Infrastructure-as-a-Service (IaaS) is a cloud computing model where virtual machines are created and used to manage cloud-based information technology and network infrastructure. Organizations can create virtual machines, choose physical host locations, and leverage APIs to manage and configure the cloud-based infrastructure.
The National Institute of Standards and Technology defines Infrastructure-as-a-Service as:
“The capability provided to the consumer to provision processing, storage, networks, as well as other fundamental computing resources where the consumer is able to deploy and run arbitrary software, which can include operating systems and applications. The consumer does not manage or control the underlying cloud infrastructure but has control over operating systems, storage, and deployed applications; and possibly limited control of select networking components (e.g., host firewalls).”
Infra services over cloud not only constitute services from AWS/Azure/GCP/Other Infra providers, but also entail DevOps tools/processes viz. like Chef, Puppet, GitHub, Jenkins, and Orchestration tools viz. Ansible, Swarm, Kubernetes, Mesos, etc.
When considering public cloud services, organizations should review the shared responsibility matrix. The matrix dictates which security tasks are handled by the cloud provider and which tasks are handled by the organization. The security responsibilities differ depending on whether the work is hosted on Software as a Service (SaaS), Platform as a Service (PaaS), Infrastructure as a Service (IaaS), or in an on-premises datacenter.
This shared responsibility model helps reduce the customer’s operational duties as the IaaS platform manages and controls components from the operating system and virtualization layers down to the physical security of the facilities where the service operates. The customer is responsible for the guest operating system (including updates and security patches) and application software, as well as the configuration of the IaaS firewall.
Organizational responsibilities vary depending on the services it chooses, the IT integration of those services, and compliance with laws and regulations. The nature of this shared responsibility also provides the flexibility and customer control that permits the deployment. As shown in the chart below, this differentiation of responsibility is commonly referred to as Security “of” the Cloud versus Security “in” the Cloud.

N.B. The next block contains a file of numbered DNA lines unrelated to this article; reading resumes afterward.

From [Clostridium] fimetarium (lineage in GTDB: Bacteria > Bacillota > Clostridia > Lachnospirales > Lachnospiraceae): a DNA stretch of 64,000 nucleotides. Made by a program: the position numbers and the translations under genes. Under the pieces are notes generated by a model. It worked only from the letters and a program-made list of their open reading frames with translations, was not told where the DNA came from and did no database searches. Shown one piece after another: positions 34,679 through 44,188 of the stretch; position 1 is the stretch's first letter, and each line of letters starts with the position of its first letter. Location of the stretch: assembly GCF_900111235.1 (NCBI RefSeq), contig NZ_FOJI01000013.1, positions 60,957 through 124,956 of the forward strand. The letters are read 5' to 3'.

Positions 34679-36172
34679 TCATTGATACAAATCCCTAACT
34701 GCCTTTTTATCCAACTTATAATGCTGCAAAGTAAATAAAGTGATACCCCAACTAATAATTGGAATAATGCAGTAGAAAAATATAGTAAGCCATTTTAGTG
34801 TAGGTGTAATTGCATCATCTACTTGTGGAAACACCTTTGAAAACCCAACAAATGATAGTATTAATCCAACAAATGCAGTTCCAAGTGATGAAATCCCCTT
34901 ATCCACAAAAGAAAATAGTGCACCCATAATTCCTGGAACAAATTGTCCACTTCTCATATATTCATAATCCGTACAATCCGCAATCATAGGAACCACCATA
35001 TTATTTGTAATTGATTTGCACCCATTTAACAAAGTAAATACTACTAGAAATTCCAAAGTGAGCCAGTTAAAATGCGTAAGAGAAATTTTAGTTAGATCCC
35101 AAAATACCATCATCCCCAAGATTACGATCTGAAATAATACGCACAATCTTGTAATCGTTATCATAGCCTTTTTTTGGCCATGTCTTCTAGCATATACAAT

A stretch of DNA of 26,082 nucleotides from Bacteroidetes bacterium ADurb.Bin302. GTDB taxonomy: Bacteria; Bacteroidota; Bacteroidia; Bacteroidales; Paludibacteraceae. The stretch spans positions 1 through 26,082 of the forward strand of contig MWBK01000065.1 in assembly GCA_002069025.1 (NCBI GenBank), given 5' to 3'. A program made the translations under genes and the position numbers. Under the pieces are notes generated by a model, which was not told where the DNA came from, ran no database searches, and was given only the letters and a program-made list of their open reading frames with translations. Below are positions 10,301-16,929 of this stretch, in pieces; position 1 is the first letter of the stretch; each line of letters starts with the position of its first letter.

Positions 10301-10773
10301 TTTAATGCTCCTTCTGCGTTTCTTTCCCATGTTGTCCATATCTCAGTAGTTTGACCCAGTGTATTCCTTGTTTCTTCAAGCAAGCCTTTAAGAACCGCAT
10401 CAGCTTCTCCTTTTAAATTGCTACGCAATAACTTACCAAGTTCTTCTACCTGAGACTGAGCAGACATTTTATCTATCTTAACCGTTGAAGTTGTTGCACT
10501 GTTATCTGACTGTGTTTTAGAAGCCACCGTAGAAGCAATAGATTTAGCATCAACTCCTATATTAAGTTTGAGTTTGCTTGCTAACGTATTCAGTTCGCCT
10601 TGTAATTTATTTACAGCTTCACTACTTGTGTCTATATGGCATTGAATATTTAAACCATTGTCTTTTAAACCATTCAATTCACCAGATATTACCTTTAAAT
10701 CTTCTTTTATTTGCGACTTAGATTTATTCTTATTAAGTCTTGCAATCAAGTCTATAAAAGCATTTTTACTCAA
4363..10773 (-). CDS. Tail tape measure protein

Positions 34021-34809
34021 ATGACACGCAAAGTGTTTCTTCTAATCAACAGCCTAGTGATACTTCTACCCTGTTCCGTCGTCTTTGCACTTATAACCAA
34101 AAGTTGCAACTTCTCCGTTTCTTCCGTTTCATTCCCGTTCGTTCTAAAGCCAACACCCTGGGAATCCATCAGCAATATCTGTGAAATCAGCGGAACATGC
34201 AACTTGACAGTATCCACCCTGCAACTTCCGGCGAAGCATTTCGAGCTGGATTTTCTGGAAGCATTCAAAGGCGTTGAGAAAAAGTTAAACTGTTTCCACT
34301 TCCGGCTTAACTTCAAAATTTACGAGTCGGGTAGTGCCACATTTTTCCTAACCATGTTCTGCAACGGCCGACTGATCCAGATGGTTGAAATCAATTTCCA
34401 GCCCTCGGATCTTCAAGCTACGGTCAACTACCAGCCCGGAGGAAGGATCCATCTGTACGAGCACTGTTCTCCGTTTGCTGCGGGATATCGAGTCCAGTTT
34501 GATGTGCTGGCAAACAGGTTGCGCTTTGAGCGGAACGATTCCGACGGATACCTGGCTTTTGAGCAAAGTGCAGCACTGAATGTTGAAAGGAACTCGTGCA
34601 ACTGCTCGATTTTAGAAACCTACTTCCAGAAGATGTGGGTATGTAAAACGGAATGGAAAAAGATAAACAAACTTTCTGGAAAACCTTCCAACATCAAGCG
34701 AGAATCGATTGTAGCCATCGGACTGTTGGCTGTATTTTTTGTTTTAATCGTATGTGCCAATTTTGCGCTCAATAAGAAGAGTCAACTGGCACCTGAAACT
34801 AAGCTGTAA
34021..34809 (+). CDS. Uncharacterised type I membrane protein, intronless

If you manage your own data center, you also manage all security responsibilities. As you add cloud services, some responsibilities transfer to the provider. The following diagram illustrates which security responsibilities are managed by the organization, IaaS providers, PaaS providers, SaaS providers, and FaaS providers.
Microsoft Azure, https://docs.microsoft.com/en-us/azure/security/fundamentals/shared-responsibility
Amazon Web Services, https://aws.amazon.com/compliance/shared-responsibility-model/
To dive deeper into the the shared responsibility matrix, check out the blogs of major IaaS providers like Microsoft Azure or Amazon Web Services.
To stay competitive in today’s global market, businesses must embrace digital transformation. However, transiting from on-premises data centers to cloud providers requires a new security paradigm that can address risks posed by sophisticated attackers — as well as direct and indirect insider threats.
Saviynt’s Infrastructure Access Governance (IAG) provides a single-pane-of-glass that scales security monitoring and management across cloud services and ecosystems, accelerating mission-critical workloads and data cloud migration while enforcing security and compliance controls.
Saviynt provides unparalleled, centralized cloud security visibility, governance, and remediation at scale across cloud providers. With Saviynt, businesses can strengthen security with smart policies, continuously monitor risk in your workloads and cloud assets, and apply standards and controls to meet organizational security policies and regulatory compliance.